Salsabrarian | Sep 16, 2021 |
This is a book I didn’t even know about till a week ago but I couldn’t stop once I started listening to the audiobook. It’s a fascinating book about the people who migrated from different countries in Asia to the US from the 17th century till recently, and I think the author did a good job relaying both the political as well as the personal reasons for this migration. Along with the desperation of a people who want a better life, we also see the bigotry and xenophobia towards them and how these perceptions change based on world events, as well as based on what the politicians of US want Americans to feel. The chapters about the Japanese internment camps were particularly difficult to read.

This was very informative and I am glad to get the opportunity to expand my knowledge about this topic. My review is pretty incoherent because I’m just not in a mood to write anything today, but that doesn’t take away from the fact that I would definitely recommend this book if you are interested to learn this part of American history, which is not very well known nor considered very important to be taught. ( )
  ksahitya1987 | Aug 20, 2021 |
During Asian American and Pacific Islander month and following up on reading Interior Chinatown a new book on the whole history of Asians in America has fallen into my hands.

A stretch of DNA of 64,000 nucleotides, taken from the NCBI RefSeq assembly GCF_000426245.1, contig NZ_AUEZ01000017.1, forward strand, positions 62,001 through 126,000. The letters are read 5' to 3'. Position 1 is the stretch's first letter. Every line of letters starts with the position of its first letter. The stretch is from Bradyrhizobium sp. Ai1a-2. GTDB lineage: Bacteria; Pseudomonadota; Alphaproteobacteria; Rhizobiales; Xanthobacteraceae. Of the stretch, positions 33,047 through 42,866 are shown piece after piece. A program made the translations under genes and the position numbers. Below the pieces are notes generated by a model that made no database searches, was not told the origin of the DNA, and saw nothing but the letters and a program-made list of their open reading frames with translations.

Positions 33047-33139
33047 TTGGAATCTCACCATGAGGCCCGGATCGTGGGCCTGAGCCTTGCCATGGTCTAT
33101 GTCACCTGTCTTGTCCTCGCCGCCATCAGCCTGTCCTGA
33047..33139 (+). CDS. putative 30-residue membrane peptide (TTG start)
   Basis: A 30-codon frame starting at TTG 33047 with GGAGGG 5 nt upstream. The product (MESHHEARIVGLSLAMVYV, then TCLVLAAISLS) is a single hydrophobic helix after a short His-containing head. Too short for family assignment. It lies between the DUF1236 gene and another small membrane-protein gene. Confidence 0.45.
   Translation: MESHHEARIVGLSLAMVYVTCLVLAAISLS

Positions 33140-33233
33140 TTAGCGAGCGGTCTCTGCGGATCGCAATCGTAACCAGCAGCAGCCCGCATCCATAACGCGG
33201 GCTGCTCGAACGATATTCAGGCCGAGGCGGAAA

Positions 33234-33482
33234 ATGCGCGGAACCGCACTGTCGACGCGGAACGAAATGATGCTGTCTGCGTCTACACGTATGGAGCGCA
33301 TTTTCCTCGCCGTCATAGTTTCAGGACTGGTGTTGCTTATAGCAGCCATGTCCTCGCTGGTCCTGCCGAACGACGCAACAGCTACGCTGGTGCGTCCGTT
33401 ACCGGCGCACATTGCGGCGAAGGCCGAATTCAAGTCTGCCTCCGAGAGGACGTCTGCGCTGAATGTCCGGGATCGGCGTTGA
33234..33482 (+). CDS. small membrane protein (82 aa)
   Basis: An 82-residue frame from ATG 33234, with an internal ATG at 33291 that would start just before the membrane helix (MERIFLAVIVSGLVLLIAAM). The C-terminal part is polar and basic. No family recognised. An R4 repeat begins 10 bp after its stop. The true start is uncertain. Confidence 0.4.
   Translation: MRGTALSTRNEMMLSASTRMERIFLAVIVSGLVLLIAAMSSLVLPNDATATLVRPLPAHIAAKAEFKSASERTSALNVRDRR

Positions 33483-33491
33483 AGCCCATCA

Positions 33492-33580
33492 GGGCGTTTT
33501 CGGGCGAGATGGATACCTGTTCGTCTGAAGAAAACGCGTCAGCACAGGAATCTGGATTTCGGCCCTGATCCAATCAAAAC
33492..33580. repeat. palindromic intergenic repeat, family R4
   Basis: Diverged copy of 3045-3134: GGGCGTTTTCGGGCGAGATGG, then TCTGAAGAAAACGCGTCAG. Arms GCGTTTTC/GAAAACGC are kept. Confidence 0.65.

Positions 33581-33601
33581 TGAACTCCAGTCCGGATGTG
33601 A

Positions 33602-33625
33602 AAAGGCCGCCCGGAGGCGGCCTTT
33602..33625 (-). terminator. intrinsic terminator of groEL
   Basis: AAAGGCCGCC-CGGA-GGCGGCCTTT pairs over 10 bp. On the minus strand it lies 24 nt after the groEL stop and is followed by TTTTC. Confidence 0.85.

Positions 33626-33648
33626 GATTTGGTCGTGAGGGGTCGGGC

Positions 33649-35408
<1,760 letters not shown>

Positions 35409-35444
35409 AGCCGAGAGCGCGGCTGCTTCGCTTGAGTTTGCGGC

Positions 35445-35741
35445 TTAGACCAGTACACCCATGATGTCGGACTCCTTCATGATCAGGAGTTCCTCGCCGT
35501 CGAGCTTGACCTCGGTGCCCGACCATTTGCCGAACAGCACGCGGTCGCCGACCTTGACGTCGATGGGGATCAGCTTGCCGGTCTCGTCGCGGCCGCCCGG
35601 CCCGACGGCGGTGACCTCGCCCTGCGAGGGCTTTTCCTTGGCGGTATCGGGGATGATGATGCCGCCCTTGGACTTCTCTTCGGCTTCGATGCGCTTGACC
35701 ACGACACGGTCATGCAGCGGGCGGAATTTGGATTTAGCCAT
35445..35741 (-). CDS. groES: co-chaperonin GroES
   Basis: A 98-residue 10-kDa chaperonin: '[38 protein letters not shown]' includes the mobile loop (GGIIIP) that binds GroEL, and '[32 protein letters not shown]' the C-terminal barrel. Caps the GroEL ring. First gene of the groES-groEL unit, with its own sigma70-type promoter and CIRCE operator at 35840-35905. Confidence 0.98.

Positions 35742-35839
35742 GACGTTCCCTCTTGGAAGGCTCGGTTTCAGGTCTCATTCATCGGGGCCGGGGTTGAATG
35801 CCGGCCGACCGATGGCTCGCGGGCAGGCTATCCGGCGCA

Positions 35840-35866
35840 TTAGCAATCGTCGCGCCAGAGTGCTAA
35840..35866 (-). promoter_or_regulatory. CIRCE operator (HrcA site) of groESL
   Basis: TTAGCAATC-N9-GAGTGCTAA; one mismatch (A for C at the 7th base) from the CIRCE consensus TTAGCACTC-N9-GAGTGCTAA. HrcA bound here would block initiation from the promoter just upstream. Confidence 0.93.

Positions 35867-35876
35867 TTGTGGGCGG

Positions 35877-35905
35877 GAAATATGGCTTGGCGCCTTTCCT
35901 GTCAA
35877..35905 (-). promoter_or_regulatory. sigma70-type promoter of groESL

The Making of Asian America is a big scholarly book commendable for its detail and its depth of research. Think the first Asians showed up in the Americas at the time of the California Gold Rush? Chinese and Filipino sailors and businessmen were active in Peru and other parts of Spanish South America at least a century before that.

When the British in the Caribbean "freed" their Black workers they turned around and imported Chinese "indentured servants" in their place.
Though the "indentured" had some rights they were cruelly treated and lies to and abused.

There are details here of the internment camps during World War II that will tear at your heart. The book makes it clear that the treatment of American born Japanese was based much more on politics than on any danger they might have posed to national security.

It's a scholarly book with some dry stretches, interspersed with stories that excite and fascinate. One of the very first ships sent out from the newborn United States of America was the "Empress of China" sent around the horn to buy tea for American tables to bypass the (former) British monopoly.
(Gee where did you think the tea came from anyway?)

I got a lot out of it. History is always about then - and its always about now.
  magicians_nephew | May 27, 2021 |
  joyblue | May 16, 2021 |